Sunday, December 03, 2006

You believe in miracles...Yes

The impossible can happen. The Washington Generals win. Charlie Brown kicks the ball. A Democratic Presidential candidates from Massachusetts runs an intelligent campaign. Beth acts magnanimous on Real World/Road Rules Challenge.

It happened today. 25 years after my first race in high school indoor track, I shocked myself by finally calling on mental strength that I had given up on ever tapping, and shattered the 3 hour 30 minute barrier at the California International Marathon by over two minutes.

While I felt more mentally prepared for this marathon than any other, it was a Mark Allen, the six-time Ironman winner and god, interview I listened to yesterday that added the icing on the cake. His two thoughts ; pain is only a momentary feeling and can pass, and endurance events are when you discover what kind of person you are.

When my calves started to get predictably tight and cramp at mile 12, Allen's words got me through the pain. When my right quad started to go at mile 22, I just focused on the moment, temporarily abandoned my numbers game (e.g., only 4 to go, that's a short run in Golden Gate Park) and concentrated on the moment. And with 2 miles to go, when I began to contemplate walking in some freakish 2nd grade deja vu (Laurel Pines Country Club, Maryland, summer of 1972 I quit the two-lap test to qualify to go off the diving board with 10 strokes to go), I shut off my mind and just ran.

I was extremely ready for this race physically. My training went well, I didn't get sick and I was rested. But I can say that about San Francisco Marathon 2001, Vineman Half Ironman 2004, Wildflower Half Ironman 2006 and Lake Placid Ironman 2006. I was ready for each of those. But when fatigue and/or cramps set in, I gave in. Maybe not completely like at Wildflower where I only walked from mile 11 to 12, but on some level. In short, I have never gone to sleep after a race over a half marathon thinking I pushed myself further than I thought I could. I have never tasted the satisfaction of real achievement.

Until today. Running strong the last ten miles (I basically ran even splits the entire race) went against everything I have ever done in a marathon. When I ran under the finish line clock at 3.28.05 (I'm guessing 30 seconds to start) I was seriously choked up, like the last scene of Field of Dreams. Or the latest sappy AT&T commercial.

I am not sure if today was an aberration. But in every race I ever do again I want to recapture the feeling of the California International Marathon, December 3, 2006.

Saturday, December 02, 2006

24 hours to go

24 hours to go until the California International Marathon and I am, without a doubt, the most prepared, physically, mentally and emotionally that I have been for a marathon. It is not a question of will I break 3 hours 30 minutes, but how good will I feel I doing it.

The rational for this confidence.

1) By the numbers. I am coming off three-to-four months of very consistent training, including:

  • averaging 38 miles a week running only four days a week (the big five being 46, 42, 42, 41, 41)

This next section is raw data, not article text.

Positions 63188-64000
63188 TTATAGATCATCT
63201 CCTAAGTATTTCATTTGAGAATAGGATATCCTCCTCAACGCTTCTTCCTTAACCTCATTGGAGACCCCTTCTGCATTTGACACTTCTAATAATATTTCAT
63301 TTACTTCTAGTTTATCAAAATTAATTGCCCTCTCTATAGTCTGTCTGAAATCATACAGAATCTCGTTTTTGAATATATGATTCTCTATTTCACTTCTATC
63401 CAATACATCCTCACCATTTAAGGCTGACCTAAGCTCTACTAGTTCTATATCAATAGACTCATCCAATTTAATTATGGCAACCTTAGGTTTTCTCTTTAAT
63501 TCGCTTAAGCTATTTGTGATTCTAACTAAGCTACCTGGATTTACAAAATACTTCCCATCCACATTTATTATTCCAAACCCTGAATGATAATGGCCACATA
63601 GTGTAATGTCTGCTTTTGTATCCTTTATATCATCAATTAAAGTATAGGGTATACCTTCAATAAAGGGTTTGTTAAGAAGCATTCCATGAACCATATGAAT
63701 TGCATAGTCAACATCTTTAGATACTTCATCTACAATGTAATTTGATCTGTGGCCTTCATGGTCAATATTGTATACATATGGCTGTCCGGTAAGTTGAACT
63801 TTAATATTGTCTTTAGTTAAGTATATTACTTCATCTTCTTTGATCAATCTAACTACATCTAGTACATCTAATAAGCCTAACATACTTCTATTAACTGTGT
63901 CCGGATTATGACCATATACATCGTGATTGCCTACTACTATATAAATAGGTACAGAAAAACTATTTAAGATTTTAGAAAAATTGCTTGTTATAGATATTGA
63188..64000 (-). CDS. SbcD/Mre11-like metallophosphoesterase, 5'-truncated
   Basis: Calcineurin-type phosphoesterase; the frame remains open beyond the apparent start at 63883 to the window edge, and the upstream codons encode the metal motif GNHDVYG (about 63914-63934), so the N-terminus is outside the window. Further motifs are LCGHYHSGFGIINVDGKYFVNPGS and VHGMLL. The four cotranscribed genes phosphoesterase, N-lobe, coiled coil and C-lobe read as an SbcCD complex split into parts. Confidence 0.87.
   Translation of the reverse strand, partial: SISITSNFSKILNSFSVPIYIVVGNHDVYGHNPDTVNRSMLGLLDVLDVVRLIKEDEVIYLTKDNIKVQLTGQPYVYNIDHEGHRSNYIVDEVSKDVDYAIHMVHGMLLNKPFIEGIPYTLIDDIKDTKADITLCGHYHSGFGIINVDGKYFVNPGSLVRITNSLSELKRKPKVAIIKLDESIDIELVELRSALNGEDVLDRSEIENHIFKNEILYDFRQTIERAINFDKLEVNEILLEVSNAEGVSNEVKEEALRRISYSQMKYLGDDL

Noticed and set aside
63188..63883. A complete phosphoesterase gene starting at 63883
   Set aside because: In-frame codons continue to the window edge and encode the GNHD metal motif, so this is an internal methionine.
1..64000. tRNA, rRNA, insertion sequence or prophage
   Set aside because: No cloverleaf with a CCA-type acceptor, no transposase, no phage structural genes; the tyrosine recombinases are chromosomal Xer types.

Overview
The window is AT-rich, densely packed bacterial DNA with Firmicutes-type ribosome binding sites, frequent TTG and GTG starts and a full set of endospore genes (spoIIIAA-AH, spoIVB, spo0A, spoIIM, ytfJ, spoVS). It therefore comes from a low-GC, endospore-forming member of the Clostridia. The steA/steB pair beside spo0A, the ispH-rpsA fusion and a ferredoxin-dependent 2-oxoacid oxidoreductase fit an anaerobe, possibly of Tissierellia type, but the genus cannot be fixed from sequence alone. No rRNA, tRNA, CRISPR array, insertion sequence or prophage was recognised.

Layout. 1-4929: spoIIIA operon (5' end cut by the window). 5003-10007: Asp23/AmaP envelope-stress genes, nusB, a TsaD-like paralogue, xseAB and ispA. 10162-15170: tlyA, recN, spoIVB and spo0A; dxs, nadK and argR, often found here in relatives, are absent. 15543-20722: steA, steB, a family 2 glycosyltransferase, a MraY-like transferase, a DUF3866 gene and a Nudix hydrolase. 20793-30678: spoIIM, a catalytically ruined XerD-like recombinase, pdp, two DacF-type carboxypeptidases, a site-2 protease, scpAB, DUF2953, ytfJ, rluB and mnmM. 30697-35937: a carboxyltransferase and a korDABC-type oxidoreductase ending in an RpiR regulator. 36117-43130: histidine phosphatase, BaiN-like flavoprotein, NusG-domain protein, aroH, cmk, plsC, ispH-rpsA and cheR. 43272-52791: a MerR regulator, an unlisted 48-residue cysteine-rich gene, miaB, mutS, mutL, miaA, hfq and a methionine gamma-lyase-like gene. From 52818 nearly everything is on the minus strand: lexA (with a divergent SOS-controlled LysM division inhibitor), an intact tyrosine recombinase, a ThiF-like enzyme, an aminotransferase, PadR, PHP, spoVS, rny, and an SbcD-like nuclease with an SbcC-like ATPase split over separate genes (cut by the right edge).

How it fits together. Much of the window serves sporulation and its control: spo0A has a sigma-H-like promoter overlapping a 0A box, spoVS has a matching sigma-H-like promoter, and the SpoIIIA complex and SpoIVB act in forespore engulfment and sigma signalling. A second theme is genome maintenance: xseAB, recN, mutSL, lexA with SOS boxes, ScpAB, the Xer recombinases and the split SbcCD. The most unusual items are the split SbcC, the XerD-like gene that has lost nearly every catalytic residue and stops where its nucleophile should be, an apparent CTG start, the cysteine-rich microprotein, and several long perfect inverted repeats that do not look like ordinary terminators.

• long runs of 11 miles a week (the big five being 19, 17, 16, 12 and 12)
  • running a 12k race two months ago at 7.01 pace (the day after a hard 10 mile run)
  • running my final long run, 19 miles, at 3.25 marathon pace despite purposefully trying to run slower than 3.30 pace the entire time
  • I have run every single step the last four months faster than eight minute/mile pace.

2) The focus. There is something to be said for running races for fun. However, there will be no distractions tomorrow. If I start to feel discomfort, I am not going to justify slowing down as a search for more pleasant feelings. It's all or nothing.

3) Camaraderie. Rather than seclude myself in my hotel room in Sacramento (as if the cultural wonder of the state capital isn't enough of a temptation), I am going to hang out with members of the SF Tri Club. I can now comfortably admit that I am one of them.

4) The course.

Nuff said.

5) Inspiration. A month ago, Lance and my dad put on performances for the ages at the NY Marathon. Lance broke three hours, my dad nailed four hours and thirty nine minutes in his first marathon after only two years of running. I am taking the baton and will bring it home in style.

6) For fallen comrades. OK, this is exaggeration. I signed up for the race with two co-workers. Ari succumbed to a bad ankle, and Gina. Well Gina ran a great half marathon, and then crumbled under the expectations of the marathon. God bless her.

7) Positive thoughts. I am not inherently a positive person. The glass is half full but I don't think I necessarily will do a great job of chugging it. No more. There is no chance I will fail to achieve my goal of sub 3 hours 30 minutes. Failure is not an option.

8) The clock. I will be an endurance athlete for the rest of my life but the window is slowly narrowing on achieving my time-related goals.

The big four are

Half Marathon: 1 hour 29 minutes (best is 1.32)
Marathon: Qualify for Boston/3 hours 20 minutes (best is 3.37)
Half Ironman: Five hours 29 minutes (best is 5.47)
Ironman: 11 hours 59 minutes best is 13.28)

No more time to screw around.

It's over. Eight ball corner pocket. The fat lady is singing.